Senator PASTORE. I am affected a little bit by the inconsistency of all this. I know that the pressure to cut is going to be on the LEAA. There are a lot of people who feel that the LEAA is wasting money, but I don't agree with that.

There was an investigation made by some young lady. I understand she appeared before the Judiciary Committee. After all the testimony was in, that committee came out with a recommendation for more money for 1977 than was appropriated this year.

Here we are and the argument that is being made on the LEAA is that, while crime has not been cut down, the fact still remains that LEAA is doing a good job. Yet here you are with respect to the Federal Bureau of Investigation cutting out over 500 jobs. Why?

Judge Tyler. No, no, sir.
Senator PASTORE. Yes. You are eliminating 272 and 250 jobs.
Judge TYLER. No, no, no.

Senator PASTORE. You say no, no, no. Let me get the yes, yes, yes. All the House did, as I understand, is put back the jobs that you are cutting out. If I am wrong, correct me.

Judge Tyler. The House restored in the work force for field investigations 250 positions.

Senator PASTORE. No.
Mr. POMMERENING. Mr. Chairman, the House--
Judge TYLER. Wait a minute. I beg your pardon.
Senator PASTORE. That is right.

Judge TYLER. What they did was to come back and restore administratively uncontrollable overtime, which we support. They also came in with more money for FOIA-202 positions. So that what one could do, for example, is maybe to cut back on the FOIA positions and restore the corresponding number of investigative positions.

DEVELOPMENT OF BUDGET ALTERNATIVES

Senator PASTORE. Will your Department tell us exactly what you want us to do?

Judge TYLER. We certainly will. But you see the point. We are in this quandary. On the one hand, we want to respond to what we think is a wise move in terms of cutting expenses where we can, but at the same time we don't want to do something that cuts law enforcement to the point where it can't work.

Senator PASTORE. Yes, I will tell you frankly, my attitude has always been when it comes to fighting crime, if there is an element of doubt I always decided in putting in more money and getting more people out there to do the job. You can't suppress crime without people enforcing the law.

This committee has been very generous. As a matter of fact, we added $5 million last time for the FBI and it is being criticized in the Congress. It is being criticized throughout the Nation.

My own opinion is that they have done a wonderful job and, God help us if we didn't have them.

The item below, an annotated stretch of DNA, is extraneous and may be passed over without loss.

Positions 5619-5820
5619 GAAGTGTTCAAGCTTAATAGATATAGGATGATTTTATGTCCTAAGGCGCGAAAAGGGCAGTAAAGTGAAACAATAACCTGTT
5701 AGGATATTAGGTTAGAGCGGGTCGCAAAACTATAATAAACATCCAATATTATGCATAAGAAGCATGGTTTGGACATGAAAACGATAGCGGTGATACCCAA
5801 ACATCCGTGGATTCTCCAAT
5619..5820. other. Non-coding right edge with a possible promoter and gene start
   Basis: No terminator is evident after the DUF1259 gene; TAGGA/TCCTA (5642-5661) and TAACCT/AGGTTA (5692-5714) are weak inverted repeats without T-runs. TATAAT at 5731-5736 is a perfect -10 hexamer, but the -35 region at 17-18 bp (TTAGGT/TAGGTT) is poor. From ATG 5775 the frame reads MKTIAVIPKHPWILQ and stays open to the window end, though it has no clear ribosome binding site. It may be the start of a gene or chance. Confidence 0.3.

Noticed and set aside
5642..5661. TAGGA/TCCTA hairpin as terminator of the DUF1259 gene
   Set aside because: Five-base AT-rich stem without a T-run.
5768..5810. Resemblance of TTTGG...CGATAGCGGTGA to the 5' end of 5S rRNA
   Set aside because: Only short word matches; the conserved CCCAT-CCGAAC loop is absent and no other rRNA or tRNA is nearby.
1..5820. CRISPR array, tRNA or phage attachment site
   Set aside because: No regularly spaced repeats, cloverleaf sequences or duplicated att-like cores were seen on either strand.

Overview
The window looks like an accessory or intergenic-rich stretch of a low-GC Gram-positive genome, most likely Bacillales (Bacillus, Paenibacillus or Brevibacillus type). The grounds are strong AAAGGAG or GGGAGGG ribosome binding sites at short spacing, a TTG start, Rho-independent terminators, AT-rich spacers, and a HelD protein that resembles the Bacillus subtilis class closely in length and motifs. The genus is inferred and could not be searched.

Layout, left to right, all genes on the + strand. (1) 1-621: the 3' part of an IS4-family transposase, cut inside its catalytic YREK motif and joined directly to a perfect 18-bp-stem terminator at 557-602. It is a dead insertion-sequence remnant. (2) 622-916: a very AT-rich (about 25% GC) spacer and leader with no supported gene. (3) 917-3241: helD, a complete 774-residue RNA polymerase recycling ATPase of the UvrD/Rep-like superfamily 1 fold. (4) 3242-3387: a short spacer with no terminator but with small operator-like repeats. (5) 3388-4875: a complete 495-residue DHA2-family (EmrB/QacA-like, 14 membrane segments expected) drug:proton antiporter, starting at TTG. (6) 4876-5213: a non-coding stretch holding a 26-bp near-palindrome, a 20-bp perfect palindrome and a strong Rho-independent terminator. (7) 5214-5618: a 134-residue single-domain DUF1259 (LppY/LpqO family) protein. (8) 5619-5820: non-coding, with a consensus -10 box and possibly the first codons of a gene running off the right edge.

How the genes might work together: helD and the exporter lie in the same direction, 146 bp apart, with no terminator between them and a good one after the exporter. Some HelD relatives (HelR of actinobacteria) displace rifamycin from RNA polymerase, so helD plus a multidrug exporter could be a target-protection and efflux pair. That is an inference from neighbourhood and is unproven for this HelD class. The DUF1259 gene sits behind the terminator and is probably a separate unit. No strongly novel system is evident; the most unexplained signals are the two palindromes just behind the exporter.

PROPOSAL TO RESTORE LEAA BLOCK GRANTS

Judge Tyler. You have been generous. My suggestions here are to see if we can do that job and still survive without recklessly spending a lot of money which doesn't have to be spent. We also hope to achieve some restoration for the LEAA block grant and discretionary funding, which I continue to think is of importance to the country as a whole.

It is in this spirit or this light that I am trying to make these suggestions. But we will do as you say, Mr. Chairman, and try to work with the staff and come up with something.

Senator PASTORE. All right.

Judge Tyler. Let me say, if I may, just a word about LEAA, although I know you will wish to address Mr. Velde, the Administrator. As you know, the budget request of the administration here for LEAA was in the neighborhood of $ 708 million. It has been reduced by the House by approximately $108 million to $600 million.

There was a recommendation made to earmark $40 million of this for the LEEP and $40 million for the juvenile justice programs authorized by the 1974 Juvenile Justice and Delinquency Prevention Act.

Since the budget contained no new funds for LEEP and only $10 million for juvenile justice, the combined effect of the reduction in the House and the earmarks really is a reduction for other programs in the neighborhood of $178 million.

Senator PASTORE. So what are you asking for restoration? Judge TYLER. We are asking for a restoration of at least the $67 million and anything we can trim on other expenses-for example, the new positions proposed by the House. We think this is a minimum in fairness.

You see we are in this position, Mr. Chairman: we want to support the administration's total mark. That is why I am going through this rough arithmetic. We think that the House cut was too severe and that the $67 million ought to be restored, plus any savings we can work out on new positions.

IMPACT OF ALLOWANCE AND APPEAL ON LEAA

It is also requested that the highly restrictive earmarking language be modified to establish spending ceilings rather than required funding levels.

The last, of course, is being suggested because these actions would serve somewhat to mitigate or palliate the severe impact of the House reductions.

Senator PASTORE. Could I ask Mr. Velde a question at this point, Judge?

Judge TYLER. Surely.

Senator PASTORE. Let me ask you, Mr. Velde, if the $600 million stands, which was decided upon by the subcommittee of the House, what happens to LEAA?

Mr. Velde. Sir, very briefly what would happen is that there would not be funds either through our block grant accounts or our discretionary accounts to start any new initiatives or programs and many of the ongoing programs would have to be either cut back drastically or eliminated altogether.

Senator PASTORE. If you get the $67 million, what happens?

Mr. Velde. That would help out considerably. But still we are facing a substantial cut over funding levels of the current year.

Senator PASTORE. What have you got to say, Mr. Velde, with reference to the criticism that has been leveled at LEAA recently?

Mr. Velde. Sir, there has been one report actually issued. A second report or portions of a draft at least were carried in the press. I do have a formal response to both of these. I would be pleased to submit them for the record.

Senator PASTORE. I would like to have them for the record. (The documents follow:]